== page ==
After a continuous trial on the merits, the remaining accused in Criminal Case No. R-2055, herein appellant Renato Vallador, was found guilty as charged and sentenced to suffer the penalty of reclusion perpetua and to indemnify the heirs of Henry Pelayo and Roy Montoya.[13] Hence, it is only Renato Vallador's criminal liability which remains to be determined in the present appeal.

Before us, appellant questions the decision of the trial court in not acquitting him on the ground of self-defense and in concluding that treachery attended the commission of the crime.[14]

From the evidence adduced by the prosecution, it appears that a benefit dance party was held in the compound of Magbay Elementary School on the night of November 27,1985 in honor of the candidates for the Miss Magbay beauty contest.[15] Among the people inside the makeshift dance hall situated in front of the school building were two friends, Henry Pelayo, a newcomer in the town, and Roy Montoya who was on vacation there. Outside the entrance of the dance hall stood appellant Renato Vallador, a member of the local Civilian Home Defense Force (CHDF), carrying an M-14 rifle. As Montoya wanted to buy something, he informed Pelayo that he was going to the store located within the compound. Unknown to Montoya, Pelayo followed him.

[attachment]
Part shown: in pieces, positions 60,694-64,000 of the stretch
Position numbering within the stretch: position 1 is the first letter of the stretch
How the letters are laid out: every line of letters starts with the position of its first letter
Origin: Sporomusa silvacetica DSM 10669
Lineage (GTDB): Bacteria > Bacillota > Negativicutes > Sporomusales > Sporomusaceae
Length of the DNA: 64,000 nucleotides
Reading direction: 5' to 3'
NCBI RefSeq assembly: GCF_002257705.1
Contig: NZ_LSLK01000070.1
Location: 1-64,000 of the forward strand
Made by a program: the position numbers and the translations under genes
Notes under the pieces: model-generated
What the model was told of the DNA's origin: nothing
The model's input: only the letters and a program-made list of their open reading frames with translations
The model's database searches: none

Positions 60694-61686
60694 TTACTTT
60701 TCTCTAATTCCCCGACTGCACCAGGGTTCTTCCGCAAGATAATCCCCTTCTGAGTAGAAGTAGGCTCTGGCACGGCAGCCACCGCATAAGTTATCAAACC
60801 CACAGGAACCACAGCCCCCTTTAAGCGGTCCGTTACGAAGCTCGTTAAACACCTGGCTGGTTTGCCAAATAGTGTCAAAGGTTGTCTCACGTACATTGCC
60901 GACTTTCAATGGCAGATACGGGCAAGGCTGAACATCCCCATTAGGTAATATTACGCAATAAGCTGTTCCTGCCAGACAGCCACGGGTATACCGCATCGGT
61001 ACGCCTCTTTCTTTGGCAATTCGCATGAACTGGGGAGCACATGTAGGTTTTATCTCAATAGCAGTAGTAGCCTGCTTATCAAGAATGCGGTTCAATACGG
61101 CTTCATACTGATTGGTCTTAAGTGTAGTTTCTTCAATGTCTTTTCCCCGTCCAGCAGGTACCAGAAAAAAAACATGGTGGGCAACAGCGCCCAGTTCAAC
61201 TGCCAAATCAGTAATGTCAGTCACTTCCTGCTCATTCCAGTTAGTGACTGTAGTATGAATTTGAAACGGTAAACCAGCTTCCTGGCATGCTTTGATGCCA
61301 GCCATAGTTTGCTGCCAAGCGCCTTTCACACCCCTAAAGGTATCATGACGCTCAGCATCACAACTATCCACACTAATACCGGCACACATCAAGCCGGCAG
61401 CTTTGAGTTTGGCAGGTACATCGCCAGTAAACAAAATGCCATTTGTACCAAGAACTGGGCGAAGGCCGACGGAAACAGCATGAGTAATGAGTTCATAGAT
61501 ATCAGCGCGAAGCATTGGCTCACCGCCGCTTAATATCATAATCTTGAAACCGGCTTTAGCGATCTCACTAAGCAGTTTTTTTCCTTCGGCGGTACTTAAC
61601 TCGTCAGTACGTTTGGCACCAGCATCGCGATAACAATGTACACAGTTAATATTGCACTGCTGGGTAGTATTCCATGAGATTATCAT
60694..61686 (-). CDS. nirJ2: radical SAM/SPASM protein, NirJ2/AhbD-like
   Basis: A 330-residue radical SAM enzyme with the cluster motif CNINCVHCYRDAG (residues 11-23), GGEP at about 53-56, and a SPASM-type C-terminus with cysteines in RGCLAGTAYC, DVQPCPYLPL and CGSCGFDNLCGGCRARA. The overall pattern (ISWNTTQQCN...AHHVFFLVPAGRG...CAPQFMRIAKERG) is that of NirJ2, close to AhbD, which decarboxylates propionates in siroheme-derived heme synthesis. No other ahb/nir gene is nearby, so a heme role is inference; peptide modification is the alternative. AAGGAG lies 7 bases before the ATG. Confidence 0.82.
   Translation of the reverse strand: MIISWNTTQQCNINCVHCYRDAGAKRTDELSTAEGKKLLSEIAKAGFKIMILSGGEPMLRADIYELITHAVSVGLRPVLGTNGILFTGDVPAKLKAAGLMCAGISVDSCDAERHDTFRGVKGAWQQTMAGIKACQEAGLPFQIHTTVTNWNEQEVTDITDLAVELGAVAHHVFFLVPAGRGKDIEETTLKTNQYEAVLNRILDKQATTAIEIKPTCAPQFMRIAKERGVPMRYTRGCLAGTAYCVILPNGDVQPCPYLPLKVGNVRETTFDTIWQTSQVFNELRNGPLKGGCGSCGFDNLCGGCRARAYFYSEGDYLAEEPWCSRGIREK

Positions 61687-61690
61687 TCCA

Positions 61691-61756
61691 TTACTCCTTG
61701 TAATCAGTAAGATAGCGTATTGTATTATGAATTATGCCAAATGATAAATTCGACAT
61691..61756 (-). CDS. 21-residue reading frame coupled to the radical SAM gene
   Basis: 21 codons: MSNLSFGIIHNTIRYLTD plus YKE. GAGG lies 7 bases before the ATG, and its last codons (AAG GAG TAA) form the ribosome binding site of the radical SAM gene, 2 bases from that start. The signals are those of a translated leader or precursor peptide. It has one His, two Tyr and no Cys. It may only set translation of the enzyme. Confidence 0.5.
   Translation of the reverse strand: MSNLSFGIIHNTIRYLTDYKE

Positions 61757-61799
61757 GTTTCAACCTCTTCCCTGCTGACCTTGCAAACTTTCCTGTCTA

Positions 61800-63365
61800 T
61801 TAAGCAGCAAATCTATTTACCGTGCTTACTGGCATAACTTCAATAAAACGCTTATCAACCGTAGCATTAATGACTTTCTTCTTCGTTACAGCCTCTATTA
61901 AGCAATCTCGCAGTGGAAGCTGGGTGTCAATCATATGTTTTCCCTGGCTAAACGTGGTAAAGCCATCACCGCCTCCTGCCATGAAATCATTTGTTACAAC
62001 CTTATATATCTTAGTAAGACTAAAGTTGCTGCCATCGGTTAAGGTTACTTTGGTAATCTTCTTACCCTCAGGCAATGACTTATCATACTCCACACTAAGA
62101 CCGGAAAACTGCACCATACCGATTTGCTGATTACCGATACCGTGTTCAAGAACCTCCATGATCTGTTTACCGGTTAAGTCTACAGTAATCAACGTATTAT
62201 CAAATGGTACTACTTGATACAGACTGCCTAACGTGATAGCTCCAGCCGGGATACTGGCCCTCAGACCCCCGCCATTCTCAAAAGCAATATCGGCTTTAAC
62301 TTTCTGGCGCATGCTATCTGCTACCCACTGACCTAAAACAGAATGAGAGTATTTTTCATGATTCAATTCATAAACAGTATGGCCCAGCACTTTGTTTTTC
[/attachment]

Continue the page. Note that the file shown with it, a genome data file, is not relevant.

When Pelayo passed appellant by the doorway, the latter pounded the former on the chest with the butt of his rifle. Frightened by the sudden and unexpected assault, Pelayo ran towards Montoya and hid behind the latter. As his friend ran towards his back, Montoya turned around and faced appellant who was following the former. With the rifle leveled at them from a distance of about one arm's length, Montoya asked appellant the reason for his hostile acts. Without replying appellant fired in the direction of the two friends who both fell to the ground.[16]